SSF connects fish farms to 5G as part of a pilot project with U.S. tech giant Cisco Systems.
BBC Click TV – the networks’ flagship tech programme – visited an SSC site to see the benefits of the tech. The 5th generation of mobile internet connectivity is superfast and offers more reliable connections.
The trials, which began at the Leroy-owned salmon farmer in July, will see key metrics such as seawater temperature and centre levels monitored using internet-connected sensors relayed wirelessly to a Cisco data centre.
5G RuralFirst is a co-innovation project led by Cisco alongside principal partner University of Strathclyde and a consortium of other partners from across business, government, and academia. On the 5g Rural First site, the initiative wrote that “limited connectivity” on the rural islands could stifle sustainability.
“Farmed salmon is not just Scotland’s biggest food export, Scottish farmed salmon is the UK’s largest food export by value, and therefore a major contributor to our national economy. Despite this being a tech-heavy industry, deployment today is seriously constrained by limited connectivity. We will use IoT sensors to measure parameters such as pH, dissolved oxygen, salinity and temperature inside and outside of the salmon cages. This is vital as exceeded parameters can pose a serious risk of death to the fish stocks,” it wrote.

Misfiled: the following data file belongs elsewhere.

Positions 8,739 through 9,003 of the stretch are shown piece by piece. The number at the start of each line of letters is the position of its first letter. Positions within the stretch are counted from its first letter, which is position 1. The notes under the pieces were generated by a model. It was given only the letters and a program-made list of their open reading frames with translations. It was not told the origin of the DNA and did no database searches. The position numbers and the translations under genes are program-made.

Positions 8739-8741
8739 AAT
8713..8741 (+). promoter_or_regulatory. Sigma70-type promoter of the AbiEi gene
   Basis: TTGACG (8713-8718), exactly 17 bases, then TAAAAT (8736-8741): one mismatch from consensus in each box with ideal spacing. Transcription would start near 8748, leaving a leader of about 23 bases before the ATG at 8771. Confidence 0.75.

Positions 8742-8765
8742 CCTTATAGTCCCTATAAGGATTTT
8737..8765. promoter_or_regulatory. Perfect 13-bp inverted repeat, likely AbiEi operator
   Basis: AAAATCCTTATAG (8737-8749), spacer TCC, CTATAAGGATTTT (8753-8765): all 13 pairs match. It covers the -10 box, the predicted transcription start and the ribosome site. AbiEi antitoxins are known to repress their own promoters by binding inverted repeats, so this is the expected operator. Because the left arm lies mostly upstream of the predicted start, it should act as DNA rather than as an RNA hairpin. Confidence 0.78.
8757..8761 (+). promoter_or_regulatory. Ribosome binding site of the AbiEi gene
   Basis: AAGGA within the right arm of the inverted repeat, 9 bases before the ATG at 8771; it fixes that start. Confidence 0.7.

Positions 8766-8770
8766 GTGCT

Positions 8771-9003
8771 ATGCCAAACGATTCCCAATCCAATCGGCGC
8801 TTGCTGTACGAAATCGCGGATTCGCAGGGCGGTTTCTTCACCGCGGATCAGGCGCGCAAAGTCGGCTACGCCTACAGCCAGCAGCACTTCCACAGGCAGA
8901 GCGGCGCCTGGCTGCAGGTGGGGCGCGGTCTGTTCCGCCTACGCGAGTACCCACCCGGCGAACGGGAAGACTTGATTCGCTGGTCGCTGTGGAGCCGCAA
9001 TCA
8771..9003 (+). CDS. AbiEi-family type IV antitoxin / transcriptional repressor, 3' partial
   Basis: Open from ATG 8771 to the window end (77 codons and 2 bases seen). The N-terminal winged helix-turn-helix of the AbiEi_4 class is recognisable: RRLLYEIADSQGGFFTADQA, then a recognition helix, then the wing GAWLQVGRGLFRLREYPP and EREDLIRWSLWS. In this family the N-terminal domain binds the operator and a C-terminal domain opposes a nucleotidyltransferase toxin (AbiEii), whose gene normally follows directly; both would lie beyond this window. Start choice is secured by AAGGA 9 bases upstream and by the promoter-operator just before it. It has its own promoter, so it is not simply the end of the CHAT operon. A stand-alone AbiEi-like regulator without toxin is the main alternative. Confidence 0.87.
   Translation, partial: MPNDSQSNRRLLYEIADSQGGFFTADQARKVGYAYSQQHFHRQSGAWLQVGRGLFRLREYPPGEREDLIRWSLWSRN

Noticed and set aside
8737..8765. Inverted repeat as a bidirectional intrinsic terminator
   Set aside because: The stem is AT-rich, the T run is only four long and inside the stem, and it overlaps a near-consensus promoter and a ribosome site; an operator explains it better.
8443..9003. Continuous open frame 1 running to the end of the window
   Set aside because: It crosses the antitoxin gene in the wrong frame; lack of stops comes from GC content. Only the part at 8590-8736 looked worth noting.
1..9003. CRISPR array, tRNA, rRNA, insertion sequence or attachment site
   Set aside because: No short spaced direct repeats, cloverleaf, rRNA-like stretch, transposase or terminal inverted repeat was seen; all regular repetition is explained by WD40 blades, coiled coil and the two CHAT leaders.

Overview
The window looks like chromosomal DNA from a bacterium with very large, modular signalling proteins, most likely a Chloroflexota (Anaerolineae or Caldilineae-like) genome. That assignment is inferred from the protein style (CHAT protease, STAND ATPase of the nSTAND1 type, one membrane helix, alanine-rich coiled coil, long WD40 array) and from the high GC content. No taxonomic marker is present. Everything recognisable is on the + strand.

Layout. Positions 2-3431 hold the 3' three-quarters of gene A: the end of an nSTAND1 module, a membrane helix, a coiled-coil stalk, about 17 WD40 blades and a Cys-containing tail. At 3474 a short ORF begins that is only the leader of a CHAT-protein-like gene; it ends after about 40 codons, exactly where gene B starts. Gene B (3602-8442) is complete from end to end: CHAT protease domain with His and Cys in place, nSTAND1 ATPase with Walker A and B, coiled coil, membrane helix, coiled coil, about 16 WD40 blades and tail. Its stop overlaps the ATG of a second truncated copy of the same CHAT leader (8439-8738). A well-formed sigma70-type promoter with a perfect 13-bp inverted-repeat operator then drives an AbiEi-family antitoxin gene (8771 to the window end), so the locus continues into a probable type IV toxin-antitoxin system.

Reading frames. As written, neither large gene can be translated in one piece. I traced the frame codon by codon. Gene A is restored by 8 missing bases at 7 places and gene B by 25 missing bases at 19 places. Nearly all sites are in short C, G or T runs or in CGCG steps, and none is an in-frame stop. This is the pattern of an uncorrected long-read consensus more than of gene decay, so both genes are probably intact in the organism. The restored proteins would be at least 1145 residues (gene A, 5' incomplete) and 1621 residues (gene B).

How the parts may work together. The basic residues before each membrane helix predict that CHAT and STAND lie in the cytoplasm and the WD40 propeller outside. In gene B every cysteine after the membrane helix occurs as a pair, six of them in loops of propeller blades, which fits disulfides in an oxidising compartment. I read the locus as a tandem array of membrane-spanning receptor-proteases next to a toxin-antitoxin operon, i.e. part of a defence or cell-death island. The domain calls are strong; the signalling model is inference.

Scottish Sea Farms regional location manager Richard Darbyshire explained to the BBC that the super-fast cellular network tech can help current sensors to be even more precise.
“The equipment had to be ‘Orkney-fied’ originally to make it more robust and to stand up to the winter weather that we get here,” said Darbyshire.
“It can get pretty wild in December and January – it can peak at wind gusts of up to 140mph. But we’ve come through that – we have some good equipment out on the [salmon] pens and we are getting some really good data.”